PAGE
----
Friday, 18 July 2014

EXTANT, 1.2 – 'Extinct' - survival of the fittest

Friday, 18 July 2014

I enjoyed Extant's pilot (more than most people), but the second episode was distinctly average. I was hoping Extant could become a fun summer show to review weekly, but now I'm not so sure. Halle Berry's performance felt much flatter as Molly, and the direction they're taking her android son Ethan (Piece Gagnon) appears to be the most obvious one. He's learned about extinction at the Natural History Museum, and Darwin's adage "survival of the fittest" suggests he's going to start seeing humans as inferior beings soon. Uh-oh.

If this isn't a clever bluff, I'm worried Extant's going to lead us down a well-trodden path I'd rather not be following. The central mystery of Molly's pregnancy also felt less compelling this week, as we discovered her friend Harmon Kryger (Brad Beyer) also saw a weird vision during his own solo mission—of his late mother, who appeared to try and impregnate him. So, aliens are trying to keep their species alive by finding suitable human hosts in space? Again, if that's roughly where Extant is headed, I'm going to be very disappointed.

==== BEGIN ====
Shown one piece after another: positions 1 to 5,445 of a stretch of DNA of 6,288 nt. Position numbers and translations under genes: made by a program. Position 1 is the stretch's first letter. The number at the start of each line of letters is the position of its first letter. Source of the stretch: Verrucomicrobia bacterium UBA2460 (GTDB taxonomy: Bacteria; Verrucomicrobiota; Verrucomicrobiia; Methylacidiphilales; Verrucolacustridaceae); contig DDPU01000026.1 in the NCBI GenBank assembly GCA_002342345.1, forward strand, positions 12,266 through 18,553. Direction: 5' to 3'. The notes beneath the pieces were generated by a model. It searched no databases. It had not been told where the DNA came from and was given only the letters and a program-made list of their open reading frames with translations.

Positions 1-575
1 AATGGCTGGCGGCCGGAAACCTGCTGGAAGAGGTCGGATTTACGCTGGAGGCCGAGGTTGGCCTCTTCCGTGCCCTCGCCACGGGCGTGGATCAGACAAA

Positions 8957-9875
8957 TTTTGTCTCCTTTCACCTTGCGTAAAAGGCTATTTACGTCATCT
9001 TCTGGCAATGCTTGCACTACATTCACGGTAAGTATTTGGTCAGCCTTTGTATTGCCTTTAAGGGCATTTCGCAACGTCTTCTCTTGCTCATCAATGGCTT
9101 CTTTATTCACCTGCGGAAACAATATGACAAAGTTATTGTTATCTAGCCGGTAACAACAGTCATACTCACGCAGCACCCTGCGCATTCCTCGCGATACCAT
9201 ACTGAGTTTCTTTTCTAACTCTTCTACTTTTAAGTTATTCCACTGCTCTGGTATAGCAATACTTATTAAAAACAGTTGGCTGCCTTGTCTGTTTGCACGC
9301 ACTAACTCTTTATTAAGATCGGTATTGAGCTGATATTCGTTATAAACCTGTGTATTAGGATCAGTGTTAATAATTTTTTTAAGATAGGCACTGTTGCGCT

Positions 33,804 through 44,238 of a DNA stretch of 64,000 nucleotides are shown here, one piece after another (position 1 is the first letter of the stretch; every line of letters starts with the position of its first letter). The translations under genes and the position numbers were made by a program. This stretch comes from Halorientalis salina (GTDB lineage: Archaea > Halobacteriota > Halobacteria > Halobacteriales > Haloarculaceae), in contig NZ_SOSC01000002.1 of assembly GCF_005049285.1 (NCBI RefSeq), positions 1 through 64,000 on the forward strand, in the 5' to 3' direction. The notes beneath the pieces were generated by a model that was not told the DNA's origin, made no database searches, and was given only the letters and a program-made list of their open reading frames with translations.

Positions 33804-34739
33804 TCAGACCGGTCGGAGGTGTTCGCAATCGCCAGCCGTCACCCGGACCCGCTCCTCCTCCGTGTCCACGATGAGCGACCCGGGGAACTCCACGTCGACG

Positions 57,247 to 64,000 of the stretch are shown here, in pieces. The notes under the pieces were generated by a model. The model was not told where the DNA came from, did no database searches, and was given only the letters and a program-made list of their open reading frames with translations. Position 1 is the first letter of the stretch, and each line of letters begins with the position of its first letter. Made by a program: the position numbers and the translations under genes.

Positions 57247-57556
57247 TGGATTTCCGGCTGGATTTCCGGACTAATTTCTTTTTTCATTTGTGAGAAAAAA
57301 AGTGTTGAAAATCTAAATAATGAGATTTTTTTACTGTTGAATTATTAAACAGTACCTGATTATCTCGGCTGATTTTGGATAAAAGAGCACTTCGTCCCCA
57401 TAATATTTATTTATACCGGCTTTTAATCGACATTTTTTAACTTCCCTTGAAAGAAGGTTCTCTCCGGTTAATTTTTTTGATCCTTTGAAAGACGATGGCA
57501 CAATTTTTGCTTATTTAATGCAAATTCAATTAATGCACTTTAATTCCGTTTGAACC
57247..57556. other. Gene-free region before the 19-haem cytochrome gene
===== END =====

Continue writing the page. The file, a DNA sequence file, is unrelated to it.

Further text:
The only curveball of the episode was the reveal that Mr Yasumoto (Hiroyuki Sanada) only has a life expectancy of a few months, which could feed into Molly or Seth's storyline in similar ways. If he's after immortality, can the aliens or John's (Goran Visnijic) automatons be of help? Could his consciousness be transplanted into a Humanich or the embryo inside Molly's womb? Perhaps not, given the time constraints on his life, but this is the one area of Extant that's at least making me theorise. It also became very obvious that Sanada is playing roughly the same 'inscrutable Japanese man' he played on Helix, which is a shame if he's worried about typecasting.

Overall, I'm going to keep watching, as the world-building continues to be very nicely executed (futuristic without going nuts), and the pacing is good, but the story needs to take a very unexpected turn that leaves audiences scrambling to stay ahead of the plot. As it stands, there's already a funny feeling Extant is a hodgepodge of better things (A.I, Solaris) trying to take form as something unique, and not quite managing that trick. Still, it's very early days, so maybe this was a post-pilot blip.

written by Leslie Bohem | directed by Matt Earl Beesley | 16 July 2014 | CBS